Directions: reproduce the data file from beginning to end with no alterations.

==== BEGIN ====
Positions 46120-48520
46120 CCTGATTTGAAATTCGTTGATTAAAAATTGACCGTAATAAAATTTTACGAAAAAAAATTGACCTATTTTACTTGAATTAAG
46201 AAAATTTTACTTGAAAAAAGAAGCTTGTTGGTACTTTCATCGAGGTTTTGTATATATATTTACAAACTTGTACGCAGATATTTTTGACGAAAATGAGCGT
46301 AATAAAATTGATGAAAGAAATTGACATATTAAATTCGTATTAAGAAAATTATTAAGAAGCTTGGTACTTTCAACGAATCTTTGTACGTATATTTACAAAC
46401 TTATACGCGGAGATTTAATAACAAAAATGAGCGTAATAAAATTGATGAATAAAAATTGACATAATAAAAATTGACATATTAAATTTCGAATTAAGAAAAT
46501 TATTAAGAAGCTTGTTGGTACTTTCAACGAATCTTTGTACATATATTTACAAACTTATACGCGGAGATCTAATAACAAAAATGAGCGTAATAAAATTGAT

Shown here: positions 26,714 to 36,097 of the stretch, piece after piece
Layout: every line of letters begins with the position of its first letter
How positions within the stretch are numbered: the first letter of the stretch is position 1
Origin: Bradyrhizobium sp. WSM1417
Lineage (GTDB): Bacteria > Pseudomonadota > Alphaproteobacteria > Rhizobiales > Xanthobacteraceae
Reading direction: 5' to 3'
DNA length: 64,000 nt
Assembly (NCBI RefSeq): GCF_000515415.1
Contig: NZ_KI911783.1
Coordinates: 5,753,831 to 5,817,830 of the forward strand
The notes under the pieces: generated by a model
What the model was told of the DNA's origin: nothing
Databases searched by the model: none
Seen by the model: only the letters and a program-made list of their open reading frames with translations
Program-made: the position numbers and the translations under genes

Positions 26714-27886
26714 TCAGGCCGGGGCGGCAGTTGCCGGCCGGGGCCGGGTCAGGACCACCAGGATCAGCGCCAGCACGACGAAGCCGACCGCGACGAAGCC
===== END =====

Positions 46120-48520
46120 CCTGATTTGAAATTCGTTGATTAAAAATTGACCGTAATAAAATTTTACGAAAAAAAATTGACCTATTTTACTTGAATTAAG
46201 AAAATTTTACTTGAAAAAAGAAGCTTGTTGGTACTTTCATCGAGGTTTTGTATATATATTTACAAACTTGTACGCAGATATTTTTGACGAAAATGAGCGT
46301 AATAAAATTGATGAAAGAAATTGACATATTAAATTCGTATTAAGAAAATTATTAAGAAGCTTGGTACTTTCAACGAATCTTTGTACGTATATTTACAAAC
46401 TTATACGCGGAGATTTAATAACAAAAATGAGCGTAATAAAATTGATGAATAAAAATTGACATAATAAAAATTGACATATTAAATTTCGAATTAAGAAAAT
46501 TATTAAGAAGCTTGTTGGTACTTTCAACGAATCTTTGTACATATATTTACAAACTTATACGCGGAGATCTAATAACAAAAATGAGCGTAATAAAATTGAT

Shown here: positions 26,714 to 36,097 of the stretch, piece after piece
Layout: every line of letters begins with the position of its first letter
How positions within the stretch are numbered: the first letter of the stretch is position 1
Origin: Bradyrhizobium sp. WSM1417
Lineage (GTDB): Bacteria > Pseudomonadota > Alphaproteobacteria > Rhizobiales > Xanthobacteraceae
Reading direction: 5' to 3'
DNA length: 64,000 nt
Assembly (NCBI RefSeq): GCF_000515415.1
Contig: NZ_KI911783.1
Coordinates: 5,753,831 to 5,817,830 of the forward strand
The notes under the pieces: generated by a model
What the model was told of the DNA's origin: nothing
Databases searched by the model: none
Seen by the model: only the letters and a program-made list of their open reading frames with translations
Program-made: the position numbers and the translations under genes

Positions 26714-27886
26714 TCAGGCCGGGGCGGCAGTTGCCGGCCGGGGCCGGGTCAGGACCACCAGGATCAGCGCCAGCACGACGAAGCCGACCGCGACGAAGCC